Roy Silver: Two percent alone can't lift SOAR off the ground

Roy Silver of Benham is a professor of sociology at Southeast Kentucky Community and Technical College.
Roy Silver of Benham is a professor of sociology at Southeast Kentucky Community and Technical College.

Almost 20 years ago, then-Gov. Brereton Jones created the Kentucky Appalachian Commission. It was populated by diverse groups of citizens and embraced a participatory, democratic process that served as a model for how to gather, percolate and circulate ideas.

Under Gov. Paul Patton, political patronage began to dominate the commission, which Gov. Ernie Fletcher eventually abolished.

The region has lacked similar commitments to democratic, participatory processes.

A press release describes the Shaping Our Appalachian Region summit as "citizen-driven." But, as the Herald-Leader pointed out in an Oct. 30 editorial, the SOAR planning committee is top heavy with the top 2 percent of Eastern Kentucky's political-economic pyramid.

SOAR will have to overcome the cynicism of the other 98 percent by immediately diversifying and establishing an inclusive, participatory structure that is operational from planning through execution.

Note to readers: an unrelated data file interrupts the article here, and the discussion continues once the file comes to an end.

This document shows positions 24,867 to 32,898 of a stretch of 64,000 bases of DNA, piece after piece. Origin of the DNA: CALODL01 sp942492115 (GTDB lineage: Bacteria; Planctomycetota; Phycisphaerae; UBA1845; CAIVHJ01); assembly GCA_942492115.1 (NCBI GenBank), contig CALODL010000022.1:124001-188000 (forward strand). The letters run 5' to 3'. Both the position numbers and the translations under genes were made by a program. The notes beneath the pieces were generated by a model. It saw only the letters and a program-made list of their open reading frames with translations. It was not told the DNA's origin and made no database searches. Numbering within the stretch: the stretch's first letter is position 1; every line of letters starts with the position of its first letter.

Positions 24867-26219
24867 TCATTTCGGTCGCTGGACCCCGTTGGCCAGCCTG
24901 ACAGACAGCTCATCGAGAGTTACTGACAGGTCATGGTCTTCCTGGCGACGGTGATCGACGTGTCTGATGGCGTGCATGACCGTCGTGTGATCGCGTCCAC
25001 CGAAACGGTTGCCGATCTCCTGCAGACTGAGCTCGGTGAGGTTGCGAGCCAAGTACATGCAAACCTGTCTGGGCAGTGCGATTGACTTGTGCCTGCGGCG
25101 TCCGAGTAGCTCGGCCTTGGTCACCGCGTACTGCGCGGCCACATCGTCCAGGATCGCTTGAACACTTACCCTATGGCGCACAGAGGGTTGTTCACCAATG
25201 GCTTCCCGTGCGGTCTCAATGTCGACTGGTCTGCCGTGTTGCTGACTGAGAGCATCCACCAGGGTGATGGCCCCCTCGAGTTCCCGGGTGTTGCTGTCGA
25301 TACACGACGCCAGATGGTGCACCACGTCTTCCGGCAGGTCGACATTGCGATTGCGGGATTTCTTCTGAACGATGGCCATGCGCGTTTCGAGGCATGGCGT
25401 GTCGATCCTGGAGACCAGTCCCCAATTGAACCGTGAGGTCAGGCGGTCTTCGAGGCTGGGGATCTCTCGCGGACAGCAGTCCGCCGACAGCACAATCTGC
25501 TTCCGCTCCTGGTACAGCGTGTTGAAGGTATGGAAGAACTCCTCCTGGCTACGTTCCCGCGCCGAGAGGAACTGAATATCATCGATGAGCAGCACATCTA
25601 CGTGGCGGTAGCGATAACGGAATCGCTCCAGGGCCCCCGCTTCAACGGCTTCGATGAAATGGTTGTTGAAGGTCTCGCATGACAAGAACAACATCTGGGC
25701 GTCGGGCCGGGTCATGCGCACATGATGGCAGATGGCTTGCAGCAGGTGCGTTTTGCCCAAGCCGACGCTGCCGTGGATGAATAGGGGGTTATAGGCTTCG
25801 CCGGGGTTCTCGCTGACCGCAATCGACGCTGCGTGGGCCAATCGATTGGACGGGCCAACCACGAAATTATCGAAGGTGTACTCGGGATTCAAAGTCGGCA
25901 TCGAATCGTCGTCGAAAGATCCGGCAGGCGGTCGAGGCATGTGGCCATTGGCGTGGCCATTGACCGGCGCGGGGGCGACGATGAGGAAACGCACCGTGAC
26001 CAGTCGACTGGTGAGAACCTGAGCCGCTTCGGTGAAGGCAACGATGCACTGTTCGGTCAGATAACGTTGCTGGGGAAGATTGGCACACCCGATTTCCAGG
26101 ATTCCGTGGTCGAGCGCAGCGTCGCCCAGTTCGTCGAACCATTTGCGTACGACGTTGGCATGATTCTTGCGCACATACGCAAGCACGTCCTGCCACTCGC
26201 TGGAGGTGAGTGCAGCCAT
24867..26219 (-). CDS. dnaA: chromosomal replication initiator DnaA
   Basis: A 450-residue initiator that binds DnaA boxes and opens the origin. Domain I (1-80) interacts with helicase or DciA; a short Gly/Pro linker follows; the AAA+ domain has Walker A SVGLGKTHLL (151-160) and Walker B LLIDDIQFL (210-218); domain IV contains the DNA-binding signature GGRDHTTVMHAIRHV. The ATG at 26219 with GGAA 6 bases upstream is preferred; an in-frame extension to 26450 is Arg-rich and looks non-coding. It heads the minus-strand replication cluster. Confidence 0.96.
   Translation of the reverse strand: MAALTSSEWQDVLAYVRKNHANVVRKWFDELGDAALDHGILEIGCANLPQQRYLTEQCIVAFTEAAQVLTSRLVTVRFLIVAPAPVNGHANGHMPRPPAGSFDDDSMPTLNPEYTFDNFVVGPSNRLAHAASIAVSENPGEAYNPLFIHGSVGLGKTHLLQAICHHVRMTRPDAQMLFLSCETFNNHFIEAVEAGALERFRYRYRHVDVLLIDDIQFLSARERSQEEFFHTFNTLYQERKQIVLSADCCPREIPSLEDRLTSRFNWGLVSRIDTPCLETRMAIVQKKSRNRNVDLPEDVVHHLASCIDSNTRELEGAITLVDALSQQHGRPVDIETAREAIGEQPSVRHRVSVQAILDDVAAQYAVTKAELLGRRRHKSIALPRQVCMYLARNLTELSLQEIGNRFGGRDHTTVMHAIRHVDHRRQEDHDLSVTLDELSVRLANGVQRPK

State Senate President Robert Stivers calls for thinking "outside the box." This is fundamental because the box has proven noxious and suffocating for too many.

The Harlan County box is a microcosm of our region. Sixty percent of our households have an annual income of less than $35,000, much worse than the 41.8 percent of Kentucky and 31.5 percent of U.S. households earning less than $35,000.

Visioning a better life must address inequality and be grounded in creating jobs that will sustain family, community and our environment. Elevating educational achievement is critical. A recent study by testing firm ETS concluded: "Children growing up in poverty complete less schooling, work and earn less as adults, are more likely to receive public assistance and have poorer health."

The work ethic of Eastern Kentuckians, our natural beauty and the bounty that nature provides give us a great foundation for building a new economy and will allow us to expand our ecotourism and cultural heritage tourism.

Within Eastern Kentucky, both short- and long-term solutions abound. The principles that inform sustainable community development are outlined in Take Back The Economy, required reading for all those engaged in community development.

Kentucky has among the country's lowest electric utility rates and highest consumption rates. Our older housing stock means that our energy dollars are literally escaping through the cracks. Public-private partnerships can train thousands to make our homes and businesses more energy efficient, provide us with more disposable income and reduce our carbon footprint. Retrofitting homes and businesses is the low-hanging fruit of economic development.

Also, creating a permanent trust fund, drawn from severance tax revenues and private and public dollars, is essential to long-term development. This fund could be used to nurture the arts and community development.

Related stories from Lexington Herald Leader